Bella Milroy is an artist and writer who lives in her hometown of Chesterfield, Derbyshire. She works responsively through mediums of sculpture, drawings, photography, writing and text. She is also a portrait artist. Her work explores how we touch and make contact with the world around us, with the hand-held being of particular significance. She makes work about making work (and being disabled) and not being able to make work (and being disabled). She is interested in the duality of every-day existence, and how things can be both beautiful/painful, both interesting/dull. This process-based practice is fundamental to her as a disabled artist, utilising and working with the significant limits and demands of living with a chronic illness, all mixed in with the detritus of domesticity.

Panelist: Elle Chante

Elle Chante is a singer and musical self-expressionist based in the Midlands. Using her vocals, lyrics and instrumentation she strives to encompass and share with the audience the world that she lives in. A strong believer in the power of empathy and community, Elle aims to make music that creates space for people to better understand each other and themselves. She is particularly interested in making work that explores issues of  mental health, invisible illness and disability. 
Elle has spent the last 2 years looking at production and has recently been supported by Youth Music to release her own self produced EP which will be released in 2022.

Panelist: Edward Perry

Edward has played at Green Man, Isle of Wight and Truck Festivals and supported the likes of Johnny Marr with his band The Boy I Used To Be, but after a diagnosis of Fibromyalgia, Edward started recording solo in his bedroom. These recordings culminated in a self-titled debut album for Brutalist Records in 2019. As the world slowed down, Edward started Dis on Portsmouth’s Unmade Radio, a show playing disabled artists monthly and he is currently finishing his second album.

Panelist: George Bastow

George Bastow is a writer, poet, blogger and journalist based in North Warwickshire. He has written for numerous publications and regularly performs his poetry at the Saboteur Award spoken word night Yes, We Cant. He wrote/recorded the spoken word poem Joy Lies Within for Unlimited & Coventry City of Culture 2021’s Joyful Journeys, a multi-sensory, multi-media project for disabled/neurodivergent creatives. George is on the Board of Trustees for Writing West Midlands and regularly co-runs creative writing workshops as part of The Spark Young Writers Groups programme. George is a full-time wheelchair-user with quadriplegic cerebral palsy, he is passionate about increasing representation and inclusivity both in the arts and wider society.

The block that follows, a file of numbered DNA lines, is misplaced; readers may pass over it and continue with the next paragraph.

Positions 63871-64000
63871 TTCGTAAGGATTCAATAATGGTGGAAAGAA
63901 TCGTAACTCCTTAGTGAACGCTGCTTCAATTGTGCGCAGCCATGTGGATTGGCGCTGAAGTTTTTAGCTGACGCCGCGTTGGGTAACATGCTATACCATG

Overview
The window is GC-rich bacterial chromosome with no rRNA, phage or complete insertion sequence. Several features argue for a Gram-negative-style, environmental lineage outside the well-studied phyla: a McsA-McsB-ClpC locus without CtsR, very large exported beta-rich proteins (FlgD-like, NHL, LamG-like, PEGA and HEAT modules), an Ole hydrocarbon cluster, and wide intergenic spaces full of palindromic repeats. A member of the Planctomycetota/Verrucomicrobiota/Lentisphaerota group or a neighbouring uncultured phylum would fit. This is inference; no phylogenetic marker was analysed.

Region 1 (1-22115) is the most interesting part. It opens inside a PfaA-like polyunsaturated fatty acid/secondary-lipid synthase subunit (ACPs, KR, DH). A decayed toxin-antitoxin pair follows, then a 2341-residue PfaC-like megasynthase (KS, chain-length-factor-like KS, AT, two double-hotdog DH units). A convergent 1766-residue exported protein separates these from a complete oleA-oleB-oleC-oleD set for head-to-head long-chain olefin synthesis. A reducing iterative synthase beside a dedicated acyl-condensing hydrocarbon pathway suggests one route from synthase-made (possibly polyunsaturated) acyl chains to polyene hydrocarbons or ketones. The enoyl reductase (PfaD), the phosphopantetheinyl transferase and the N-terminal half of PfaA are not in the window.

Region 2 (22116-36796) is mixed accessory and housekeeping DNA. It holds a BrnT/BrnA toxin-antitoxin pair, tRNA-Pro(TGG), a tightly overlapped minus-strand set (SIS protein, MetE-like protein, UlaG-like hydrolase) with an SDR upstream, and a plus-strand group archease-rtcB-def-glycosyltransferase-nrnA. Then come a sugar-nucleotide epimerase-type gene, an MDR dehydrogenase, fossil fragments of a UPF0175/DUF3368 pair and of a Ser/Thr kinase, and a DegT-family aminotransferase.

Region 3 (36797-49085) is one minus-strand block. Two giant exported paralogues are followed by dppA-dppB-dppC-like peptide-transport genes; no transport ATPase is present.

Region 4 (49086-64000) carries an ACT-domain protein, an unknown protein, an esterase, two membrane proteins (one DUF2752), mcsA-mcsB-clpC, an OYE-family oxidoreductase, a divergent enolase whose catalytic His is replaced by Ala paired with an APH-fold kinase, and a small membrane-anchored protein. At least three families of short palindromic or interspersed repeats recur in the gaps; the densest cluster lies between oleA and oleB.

Performer: Conor Aylward

Messy but charmingly so” – the Guardian

Conor Aylward is a playwright and performer who has been working in entertainment for 20 years. He has been commissioned 10 times and his work has been presented at Cambridge Junction, Camden People’s Theatre, Trinity Bristol, Home and Contact in Manchester. 

Performer: Rick Dove

Rick Dove is a mixed-race, and neuro-divergent poet and storyteller. whose work explores themes of identity, philosophy and social justice using a blend of traditional, modern, and free verse styles, in order to interrogate the liminal spaces that define our common humanity.  Born with a “Hole in the Heart” and diagnosed with Myasthenia Gravis in adulthood, Rick was classified a clinically vulnerable as the pandemic took hold, and has been working on digital stages and new mediums, including spoken word albums with Nympths and Thugs.  Rick has had poems published by The Guardian, Untitled Writers, Arachne Press, Nine Pens Press, and The Morning Star. His debut full collection, Tales From the Other Box, was published in August 2020 by Burning Eye Books and he was dubbed “one to watch” by 2019 TS Eliot Prize winner Roger Robinson. Rick was crowned the H&T National Poetry Slam Champion 2021 at the Royal Albert Hall on 4th July 2021.

Performer: Cathy Mungall-Baldwin

Cathy Mungall-Baldwin is a folk-pop singer, songwriter, flautist and researcher based in Scotland. She has been writing songs and music since her teens and sings with her band Jelephant and Saxofolk, a jazz-ceilidh band. She studied music, media and flute at the University of Sussex and Guildhall School of Music and Drama, and more recently behavioural science and public health. She made radio features on different music cultures for BBC Radio 3 and BBC World Service. Cathy learned the music of Finnish Karelia and Lapland, Iceland, the North West of Scotland and Belarus through courses, community music projects, research and her family. Performance credits include the Kihaus Folk Music Festival (Finland), an Irish/Icelandic festival at the Icelandic Opera House (Iceland),  Fèis an Eilein/ The Skye Festival (Scotland), singer with the BBC World Service Irish Band, Edinburgh Festival, and gigs for Bosnian refugees, homeless people, psychiatric patients, and people with dementia. She sings folk songs, and original songs about topics including involuntary childlessness, social isolation during the Covid-19 pandemic, and neurodiversity in relationships. Cathy is proud to be neurodiverse and mobility impaired.

What’s next for HouseFound?

In 2023 we plan to launch the first HouseFound Festival featuring artist and performances from across the UK. If you would like to get involved or support the HouseFound Festival, please get in touch: info@levelcentre.com